Saturday, March 15, 2014

Private Funding of $cience

“For better or worse, the practice of science in the 21st century is becoming shaped less by national priorities or by peer-review groups and more by the particular preferences of individuals with huge amounts of money.”

-- Steven A. Edwards, a policy analyst at the American Association for the Advancement of Science, quoted in the New York Times.
The article also says that US federal government of basic science has fallen from $40 billion in 2009 to $30 last year, and that private donors now account for about 30% of MIT's research funding. Worth reading.

Is it better to tolerate high income inequality in the hope the rich will fund (some of) what the government can't, or have less income inequality and a broader support base for what society needs?

1 comment:

Frank1123581321 said...

David: Do you really believe that funding for basic science research has dropped 25% ($10B) since 2009 simply because this "fact" was published in the NYT? Isn't it worth checking such sensational information before repeating it? It turns out that the Obama stimulus plan included an extra $10B for the administration's favorite science programs that has all been spent Most of the whining about closed labs and job losses arises from the end of this one-time stimulus spending. Such temporary funding is a lousy way to build science programs AND an inefficient way to stimulate the economy.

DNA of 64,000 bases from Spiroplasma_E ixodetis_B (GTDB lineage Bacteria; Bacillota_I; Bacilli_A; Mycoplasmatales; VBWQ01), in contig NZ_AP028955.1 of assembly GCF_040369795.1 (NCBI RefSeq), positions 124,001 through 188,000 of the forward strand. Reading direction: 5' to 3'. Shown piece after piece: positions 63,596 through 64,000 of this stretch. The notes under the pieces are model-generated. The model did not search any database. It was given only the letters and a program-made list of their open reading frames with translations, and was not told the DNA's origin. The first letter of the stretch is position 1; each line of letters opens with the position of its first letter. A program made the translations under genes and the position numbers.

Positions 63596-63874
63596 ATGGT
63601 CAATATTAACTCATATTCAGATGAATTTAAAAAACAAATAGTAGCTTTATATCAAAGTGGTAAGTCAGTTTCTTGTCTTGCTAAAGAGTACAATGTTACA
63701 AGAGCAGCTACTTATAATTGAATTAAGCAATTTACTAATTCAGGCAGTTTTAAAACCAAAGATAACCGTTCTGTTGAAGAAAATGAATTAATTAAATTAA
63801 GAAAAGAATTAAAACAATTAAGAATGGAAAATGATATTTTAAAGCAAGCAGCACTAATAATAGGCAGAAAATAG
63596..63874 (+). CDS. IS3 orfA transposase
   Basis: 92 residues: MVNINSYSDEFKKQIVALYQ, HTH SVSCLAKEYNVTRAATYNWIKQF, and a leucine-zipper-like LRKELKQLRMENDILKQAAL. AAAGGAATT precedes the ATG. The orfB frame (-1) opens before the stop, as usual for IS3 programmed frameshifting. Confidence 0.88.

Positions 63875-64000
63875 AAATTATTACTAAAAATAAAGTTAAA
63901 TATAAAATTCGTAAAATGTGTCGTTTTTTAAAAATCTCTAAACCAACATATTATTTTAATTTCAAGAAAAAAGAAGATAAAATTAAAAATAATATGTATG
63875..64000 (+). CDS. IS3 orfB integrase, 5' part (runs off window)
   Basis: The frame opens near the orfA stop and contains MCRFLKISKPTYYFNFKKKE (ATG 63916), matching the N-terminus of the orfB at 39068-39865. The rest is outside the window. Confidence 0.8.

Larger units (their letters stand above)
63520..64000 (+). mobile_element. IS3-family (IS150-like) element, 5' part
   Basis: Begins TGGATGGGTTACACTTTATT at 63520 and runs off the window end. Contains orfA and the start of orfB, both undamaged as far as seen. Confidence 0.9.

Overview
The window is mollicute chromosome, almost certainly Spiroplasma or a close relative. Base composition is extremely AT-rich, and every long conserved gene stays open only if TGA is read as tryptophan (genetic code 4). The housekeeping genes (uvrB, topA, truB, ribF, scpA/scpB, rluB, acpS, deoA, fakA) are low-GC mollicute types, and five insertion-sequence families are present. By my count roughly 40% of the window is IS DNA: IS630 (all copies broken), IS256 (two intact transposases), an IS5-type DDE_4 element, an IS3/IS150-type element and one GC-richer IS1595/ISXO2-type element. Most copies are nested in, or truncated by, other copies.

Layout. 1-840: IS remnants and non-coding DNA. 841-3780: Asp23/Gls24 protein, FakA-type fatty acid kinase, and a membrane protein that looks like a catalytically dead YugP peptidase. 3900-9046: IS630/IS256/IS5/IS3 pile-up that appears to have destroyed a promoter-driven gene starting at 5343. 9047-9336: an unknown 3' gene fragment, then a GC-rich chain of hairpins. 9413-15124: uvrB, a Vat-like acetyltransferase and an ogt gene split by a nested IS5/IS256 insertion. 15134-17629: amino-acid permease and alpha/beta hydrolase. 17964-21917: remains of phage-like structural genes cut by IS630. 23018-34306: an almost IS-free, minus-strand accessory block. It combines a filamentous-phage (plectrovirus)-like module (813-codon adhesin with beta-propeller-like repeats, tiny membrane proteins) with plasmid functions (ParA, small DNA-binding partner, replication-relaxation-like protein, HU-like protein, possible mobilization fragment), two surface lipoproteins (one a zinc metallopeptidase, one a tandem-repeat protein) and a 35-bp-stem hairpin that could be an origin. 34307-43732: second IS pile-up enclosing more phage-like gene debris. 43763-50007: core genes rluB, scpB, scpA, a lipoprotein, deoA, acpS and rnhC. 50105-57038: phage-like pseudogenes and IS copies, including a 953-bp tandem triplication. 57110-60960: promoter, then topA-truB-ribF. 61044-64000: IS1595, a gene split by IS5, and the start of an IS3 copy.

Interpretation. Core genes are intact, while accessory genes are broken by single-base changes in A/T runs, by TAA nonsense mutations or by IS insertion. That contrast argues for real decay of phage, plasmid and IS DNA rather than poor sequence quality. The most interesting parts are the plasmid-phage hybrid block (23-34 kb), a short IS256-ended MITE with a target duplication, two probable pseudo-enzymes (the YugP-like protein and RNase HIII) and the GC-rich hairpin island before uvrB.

According to the AAAS, the extra $10B was spent in 2010, not 2009, so the NYT article may be factually wrong - in addition to reporting misleading cherry-picked information. Except for 2010, funding for basic research has remained constant in real terms at $30B-$33B (2013 dollars) since 2003.–-historical-data

Total spending on R&D is about $140B PER YEAR, or about the TOTAL fortunes of the four richest men in the group who are allegedly "privatizing" American science. Of course, this is nothing new; rich Americans have always supported science. The first 100-inch telescope (Mt WIlson) was funded by Carnegie, the first 200-inch telescope (Palomar) by Rockefeller, and the first 10-meter telescopes (Mauna Kea) by Keck two decades ago. Now we are supposed to be concerned because Gordon Moore is funding the first 30-meter telescope???